The wicketkeeper was Michael Bates, whose Twitter profile reads "Professional cricketer formerly of Hampshire and Somerset". Bates didn't play a single first-class match in 2016. He might well be one of the best wicketkeepers in the world, yet there is every chance he won't play first-class cricket again.

Two years earlier Bates had kept beautifully in a T20 final for Hampshire against Somerset. He was up at the stumps to Dominic Cork from the first over, missed no chances, and let no byes through. When Hampshire batted, he was listed at ten but wasn't needed. In the last over Hampshire needed eight to win, or seven to tie and win the title. Craig Kieswetter was keeping to Zander de Bruyn (another low-80s bowler). Earlier that day Kieswetter had made 71 from 59 balls; now in the last over he stood back and twice allowed byes to be stolen even as the ball went through to him. Hampshire tied the match and won the tournament. Another line in Bates' Twitter profile says he is now a "specialist wicketkeeping coach". In a different generation, he most probably would have been a Test hopeful.

A brief history of wicketkeeping
To quote Andy Zaltzman:

"The story of the No. 7 in Test cricket is, in essence, the story of the wicketkeeper as batsman. In the formative years of Test cricket, keepers seldom batted at seven. Now, they are mostly cast-iron sevens. A modern-day selector would be as likely to consider a Bert Strudwick or a George Duckworth - England's two leading wicketkeepers in the years after the First World War, who both batted most often at No. 11 - as they would to pick a fridge-freezer as an opening batsman."
We know cricket a certain way - the way we grew up on it, and the way it is now. And being that almost everyone reading this was born post-World War II, we see No. 7 batsmen as wicketkeepers in Tests. In early cricket, batting orders were a fluid concept; wet wickets often meant complete reshuffles and players were a lot more flexible in general. A No. 7 might have been a specialist batsman or an allrounder, or maybe a wicketkeeper with abnormal batting talent. And it was abnormal when a keeper could bat.

Les Ames was the first wicketkeeper picked for his batting, and realistically, the first great wicketkeeper-batsman (which is how Wisden referred to him in the obituary). He averaged 40.56 with the bat over 47 Tests; before World War II, the only other wicketkeeper who averaged 30 or more from at least 15 Tests was South Africa's Jock Cameron, and he averaged 30.21. The next best was Sammy Carter of Australia, who averaged 22. Ames was an outlier, and one who wouldn't be replicated for generations. Most wicketkeepers were picked because of their skill as wicketkeepers and nobody personified this more than Seymour Clark.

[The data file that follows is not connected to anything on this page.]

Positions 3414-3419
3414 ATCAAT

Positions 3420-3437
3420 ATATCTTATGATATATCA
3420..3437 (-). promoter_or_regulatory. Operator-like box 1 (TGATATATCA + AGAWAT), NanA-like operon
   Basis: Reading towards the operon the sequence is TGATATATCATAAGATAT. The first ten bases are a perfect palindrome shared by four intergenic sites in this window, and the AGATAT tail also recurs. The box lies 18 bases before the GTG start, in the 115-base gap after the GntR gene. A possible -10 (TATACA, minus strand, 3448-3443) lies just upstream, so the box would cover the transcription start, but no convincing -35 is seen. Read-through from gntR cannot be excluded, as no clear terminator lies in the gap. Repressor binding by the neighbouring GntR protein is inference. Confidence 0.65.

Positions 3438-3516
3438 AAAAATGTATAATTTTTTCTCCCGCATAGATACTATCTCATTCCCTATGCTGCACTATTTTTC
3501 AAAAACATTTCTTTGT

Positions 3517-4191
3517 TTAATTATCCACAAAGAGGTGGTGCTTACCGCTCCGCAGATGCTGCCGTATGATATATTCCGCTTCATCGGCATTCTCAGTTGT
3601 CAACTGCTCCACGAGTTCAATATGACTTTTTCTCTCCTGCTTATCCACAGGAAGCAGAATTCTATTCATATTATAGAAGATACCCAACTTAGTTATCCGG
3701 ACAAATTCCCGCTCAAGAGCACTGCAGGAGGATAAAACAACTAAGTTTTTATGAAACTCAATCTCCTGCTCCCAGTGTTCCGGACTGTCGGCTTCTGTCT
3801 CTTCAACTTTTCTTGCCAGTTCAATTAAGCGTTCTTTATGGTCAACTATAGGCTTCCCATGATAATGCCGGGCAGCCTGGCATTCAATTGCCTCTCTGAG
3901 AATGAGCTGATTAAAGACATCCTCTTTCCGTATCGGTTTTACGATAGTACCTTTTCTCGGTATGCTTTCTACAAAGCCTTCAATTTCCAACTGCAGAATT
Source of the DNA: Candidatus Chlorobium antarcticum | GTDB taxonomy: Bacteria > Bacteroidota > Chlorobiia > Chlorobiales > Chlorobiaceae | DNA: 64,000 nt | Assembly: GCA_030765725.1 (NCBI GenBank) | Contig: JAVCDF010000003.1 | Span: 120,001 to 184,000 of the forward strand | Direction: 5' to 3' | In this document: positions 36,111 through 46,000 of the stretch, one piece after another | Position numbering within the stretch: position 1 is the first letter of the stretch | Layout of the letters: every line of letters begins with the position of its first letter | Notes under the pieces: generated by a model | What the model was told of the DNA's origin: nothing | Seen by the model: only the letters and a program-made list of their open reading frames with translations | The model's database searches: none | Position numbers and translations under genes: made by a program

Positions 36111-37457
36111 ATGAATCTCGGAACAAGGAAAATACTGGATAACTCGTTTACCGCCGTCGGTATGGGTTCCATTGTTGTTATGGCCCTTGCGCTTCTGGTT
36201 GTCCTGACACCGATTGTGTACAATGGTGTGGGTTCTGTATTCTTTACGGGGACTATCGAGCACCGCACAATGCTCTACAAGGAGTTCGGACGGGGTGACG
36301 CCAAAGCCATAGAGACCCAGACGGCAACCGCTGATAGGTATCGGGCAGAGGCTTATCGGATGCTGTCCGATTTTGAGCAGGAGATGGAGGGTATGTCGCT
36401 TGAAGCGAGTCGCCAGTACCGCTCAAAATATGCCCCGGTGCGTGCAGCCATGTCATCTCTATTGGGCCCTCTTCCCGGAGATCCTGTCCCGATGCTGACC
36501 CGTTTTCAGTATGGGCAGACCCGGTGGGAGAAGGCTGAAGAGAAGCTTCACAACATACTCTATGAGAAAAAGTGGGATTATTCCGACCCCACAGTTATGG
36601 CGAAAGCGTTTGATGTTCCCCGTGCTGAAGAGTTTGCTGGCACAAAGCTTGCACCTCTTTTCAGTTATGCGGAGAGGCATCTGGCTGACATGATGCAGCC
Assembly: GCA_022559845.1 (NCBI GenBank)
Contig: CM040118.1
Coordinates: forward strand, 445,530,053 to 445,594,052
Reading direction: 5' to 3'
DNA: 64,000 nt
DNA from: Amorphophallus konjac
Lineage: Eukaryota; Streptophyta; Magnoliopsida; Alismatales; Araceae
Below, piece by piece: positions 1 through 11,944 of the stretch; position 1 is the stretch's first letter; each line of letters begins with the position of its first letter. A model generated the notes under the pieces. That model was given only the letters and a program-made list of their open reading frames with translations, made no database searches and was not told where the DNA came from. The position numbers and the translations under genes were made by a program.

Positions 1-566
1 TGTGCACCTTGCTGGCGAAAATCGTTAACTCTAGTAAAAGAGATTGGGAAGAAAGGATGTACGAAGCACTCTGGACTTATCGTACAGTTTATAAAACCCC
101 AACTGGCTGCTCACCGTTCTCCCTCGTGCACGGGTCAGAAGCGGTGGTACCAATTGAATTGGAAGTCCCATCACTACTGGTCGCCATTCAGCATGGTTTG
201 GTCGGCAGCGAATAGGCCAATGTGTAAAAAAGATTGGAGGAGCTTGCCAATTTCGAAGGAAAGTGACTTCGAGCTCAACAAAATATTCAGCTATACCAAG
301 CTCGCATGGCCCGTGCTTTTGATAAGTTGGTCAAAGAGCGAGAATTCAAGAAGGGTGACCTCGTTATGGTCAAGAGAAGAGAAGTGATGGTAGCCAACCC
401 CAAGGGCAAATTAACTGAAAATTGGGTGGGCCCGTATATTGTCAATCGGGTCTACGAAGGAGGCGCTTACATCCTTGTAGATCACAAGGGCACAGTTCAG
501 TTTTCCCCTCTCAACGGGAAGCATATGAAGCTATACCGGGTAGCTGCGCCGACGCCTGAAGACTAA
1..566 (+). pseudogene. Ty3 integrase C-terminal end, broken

Clark was a train conductor who filled in for Somerset during the 1930 season. Until the age of 25, he had never played cricket, let alone kept wicket. This meant that he had no ingrained idea of how to play cricket. But he just happened to be the most naturally gifted self-taught wicketkeeper many had seen. Clark stood up to the stumps for all bowlers because he thought that's what you were supposed to do. After a few years of playing club cricket, he was asked to play for Somerset. At first he couldn't get time off work, and when he did, he played five games. In those games he batted nine times and never made a run. Not one. Even when opposition teams tried to make it easy for him, even with the brand new bat he purchased for his first-class career, not a single run. He was offered a full-time contract the following year but turned it down to go back to his railways job.

David Lemmon's 1984 book The Great Wicketkeepers is one of the few on the subject that isn't a biography with a pun for a name. Other than Ames - the chapter on whom was titled "The great allrounder" - and Jock Cameron, the early chapters are on players who couldn't bat: Jack Blackham (batting average: 15.68), Dick Lilley (20.52), Tiger Smith (8.69), Bert Strudwick (7.93), Bert Oldfield (22.65), George Duckworth (14.62), Don Tallon (17.13), Wally Grout (15.08) and Godfrey Evans (20.49).